You wanna podcast? We gotta podcast!

You’d think there’d be a lot of podcasts about Japanese history, but there aren’t. But there are a few very unique and very awesome people who have pioneered the Japanese History podcast world. There are thousands of books on Japanese History but in this day and age some people don’t want to read or just don’t have the time. In that case, get your podcast on. I’m also going to talk about a few other online resources.


a short history of japan (podcast)

A Short History of Japan
Cameron Foster

First, I’d like to introduce A Short History of Japan which made for an awesome and fun survey of Japanese history from the obscure mythological beginnings of the Yamato Court up to an abrupt ending at the beginning of the Edo Period. I know that I’m not the only one who has been kept hanging since the podcast stopped.

This podcast is great for the beginner because the host, Cameron, doesn’t assume any previous knowledge of Japan or Japanese History. Nevertheless, he goes into detail on a number of issues[iv] that were awesome for me because if this were a book, my eyes would have glazed over. But in this format, it’s fantastic.


Samurai Archives

I’ve been referring to these guys for solid information on Japanese History since the first time I got interested in Japanese history. I kiss their collective asses regularly on JapanThis! – as anyone who actually clicks the embedded links I painstakingly add to every articles knows.

Originally a website featuring a wiki, original articles, reference materials, interviews and one of the nerdiest community forums I’ve ever seen, in recent years they started podcasting. Episodes 10-24 are a panel discussion-style survey of Japanese history from pre-historic times up to the unification of the realm under Toyotomi Hideyoshi[v]. This is an excellent place to start your path into Japanese History. The best thing is that these guys cite their sources, so if you find something you like, they’ll tell you where to get more material[vi].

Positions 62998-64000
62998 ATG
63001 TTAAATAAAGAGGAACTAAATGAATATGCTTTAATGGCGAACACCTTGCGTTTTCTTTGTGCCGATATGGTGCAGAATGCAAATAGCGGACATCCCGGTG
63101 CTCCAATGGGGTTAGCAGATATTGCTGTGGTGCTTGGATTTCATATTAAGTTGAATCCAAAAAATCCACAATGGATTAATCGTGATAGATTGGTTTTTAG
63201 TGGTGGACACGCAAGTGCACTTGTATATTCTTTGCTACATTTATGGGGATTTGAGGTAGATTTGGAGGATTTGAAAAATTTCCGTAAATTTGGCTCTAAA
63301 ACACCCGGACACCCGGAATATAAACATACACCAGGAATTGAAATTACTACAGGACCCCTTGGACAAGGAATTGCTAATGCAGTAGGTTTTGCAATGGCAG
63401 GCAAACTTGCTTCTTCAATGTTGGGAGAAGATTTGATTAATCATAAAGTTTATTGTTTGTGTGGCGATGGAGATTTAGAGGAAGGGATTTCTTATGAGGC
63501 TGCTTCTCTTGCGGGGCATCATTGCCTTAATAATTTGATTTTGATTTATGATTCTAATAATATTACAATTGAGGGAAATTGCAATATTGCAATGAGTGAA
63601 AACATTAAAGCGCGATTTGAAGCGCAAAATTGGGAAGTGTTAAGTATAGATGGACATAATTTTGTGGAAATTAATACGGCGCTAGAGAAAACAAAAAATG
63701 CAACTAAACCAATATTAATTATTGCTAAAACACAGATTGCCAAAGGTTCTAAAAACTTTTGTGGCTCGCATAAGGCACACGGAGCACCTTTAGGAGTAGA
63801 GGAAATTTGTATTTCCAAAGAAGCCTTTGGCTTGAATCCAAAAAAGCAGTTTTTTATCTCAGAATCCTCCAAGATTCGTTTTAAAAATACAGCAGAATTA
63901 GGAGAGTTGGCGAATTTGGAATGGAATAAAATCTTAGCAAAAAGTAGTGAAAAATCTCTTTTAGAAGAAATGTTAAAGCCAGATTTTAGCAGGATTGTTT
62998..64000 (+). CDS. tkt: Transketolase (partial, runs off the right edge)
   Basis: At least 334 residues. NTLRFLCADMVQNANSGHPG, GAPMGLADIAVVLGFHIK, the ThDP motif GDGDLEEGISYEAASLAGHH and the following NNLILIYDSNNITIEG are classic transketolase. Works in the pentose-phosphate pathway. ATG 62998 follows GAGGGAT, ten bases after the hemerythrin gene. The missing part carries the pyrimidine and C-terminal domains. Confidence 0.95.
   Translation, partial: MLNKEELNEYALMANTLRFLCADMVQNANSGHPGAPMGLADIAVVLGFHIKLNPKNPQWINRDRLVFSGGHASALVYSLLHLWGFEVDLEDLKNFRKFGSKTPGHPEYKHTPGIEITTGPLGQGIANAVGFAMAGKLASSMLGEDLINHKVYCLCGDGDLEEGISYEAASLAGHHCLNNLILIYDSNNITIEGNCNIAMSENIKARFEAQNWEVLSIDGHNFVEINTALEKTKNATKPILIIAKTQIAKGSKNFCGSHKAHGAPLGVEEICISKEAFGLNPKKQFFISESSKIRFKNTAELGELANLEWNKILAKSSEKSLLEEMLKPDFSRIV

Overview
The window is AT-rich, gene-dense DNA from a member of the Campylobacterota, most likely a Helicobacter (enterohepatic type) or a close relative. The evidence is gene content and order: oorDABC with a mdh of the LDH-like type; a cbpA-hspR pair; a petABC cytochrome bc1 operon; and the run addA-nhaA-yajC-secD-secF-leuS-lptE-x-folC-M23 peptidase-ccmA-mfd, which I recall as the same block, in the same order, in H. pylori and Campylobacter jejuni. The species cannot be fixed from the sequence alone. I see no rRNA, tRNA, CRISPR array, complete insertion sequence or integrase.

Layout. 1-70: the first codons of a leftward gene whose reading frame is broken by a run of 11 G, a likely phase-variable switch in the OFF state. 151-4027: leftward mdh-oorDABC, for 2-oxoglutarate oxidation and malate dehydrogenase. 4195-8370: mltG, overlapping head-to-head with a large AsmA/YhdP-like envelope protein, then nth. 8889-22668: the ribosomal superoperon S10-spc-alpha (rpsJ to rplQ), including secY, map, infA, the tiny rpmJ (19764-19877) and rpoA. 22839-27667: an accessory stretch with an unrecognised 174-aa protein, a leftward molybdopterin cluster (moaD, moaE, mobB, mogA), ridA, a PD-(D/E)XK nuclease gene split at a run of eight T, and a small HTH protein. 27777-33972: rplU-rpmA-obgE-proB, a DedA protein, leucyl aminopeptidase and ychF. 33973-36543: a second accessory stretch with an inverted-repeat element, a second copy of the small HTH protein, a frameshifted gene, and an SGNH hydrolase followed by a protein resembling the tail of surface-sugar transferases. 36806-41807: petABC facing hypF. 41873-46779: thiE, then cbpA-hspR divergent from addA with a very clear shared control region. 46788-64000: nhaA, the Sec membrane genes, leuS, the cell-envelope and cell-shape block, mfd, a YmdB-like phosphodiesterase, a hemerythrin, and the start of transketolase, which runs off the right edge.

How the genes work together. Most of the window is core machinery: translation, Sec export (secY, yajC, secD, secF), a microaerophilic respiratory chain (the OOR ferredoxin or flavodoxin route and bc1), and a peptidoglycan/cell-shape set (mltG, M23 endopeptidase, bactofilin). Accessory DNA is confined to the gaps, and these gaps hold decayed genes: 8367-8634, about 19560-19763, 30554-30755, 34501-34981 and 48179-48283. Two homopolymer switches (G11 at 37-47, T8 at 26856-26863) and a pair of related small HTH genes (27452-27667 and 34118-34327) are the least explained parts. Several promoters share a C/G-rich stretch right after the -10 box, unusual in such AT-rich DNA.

If you’re looking for an awesome podcast that is still going, then this is the one for you. Since that initial survey they did, the podcast has covered a broad range of topics – often with a skeptical and un-romanticized view of old Japan[vii]. Many, but not all, episodes require a certain familiarity with the chronology and major events. But just by listening, you’ll start to get a feel for the world you’re stepping into. They have a decidedly academic but off the cuff approach. They’re undeniably the rock stars of Japanese History on the internet. I can’t recommend them enough.

japan world

Japan World
Chris Glenn

Recently, I’ve really been digging this guy’s site. Although it’s a bilingual site, for beginners, it’s probably a bit intimidating because the content is mostly Japanese. But if you’re interested in Japanese History, consider subbing to this RSS feed and think of that as a chance to improve your Japanese reading skills while still getting some quality interviews and articles in English, too.

This website is one to watch. I don’t think there’s been a website like this for Japan History yet. It’s run by one Chris Glenn who has a host of media credits and is involved in many efforts to spread Japanese culture far and wide.

wiki - history of japan



If you haven’t looked here yet, then maybe you should. In terms of a general chronology, Wikipedia isn’t half bad[viii]. All of the resources I mentioned above have much more interesting angles, but if you just need a quick crash course, then this is good.

Crash Course

Speaking of crash courses - here’s how Japanese history is generally viewed from a western, narrative view. The mispronunciations “eedo,” “bukoofoo,” and “tiyotomi hiday yoshi” plus the bizarre claim that the emperor abolished the bukoofoo and restored imperial power to himself make this well worth the watch[ix].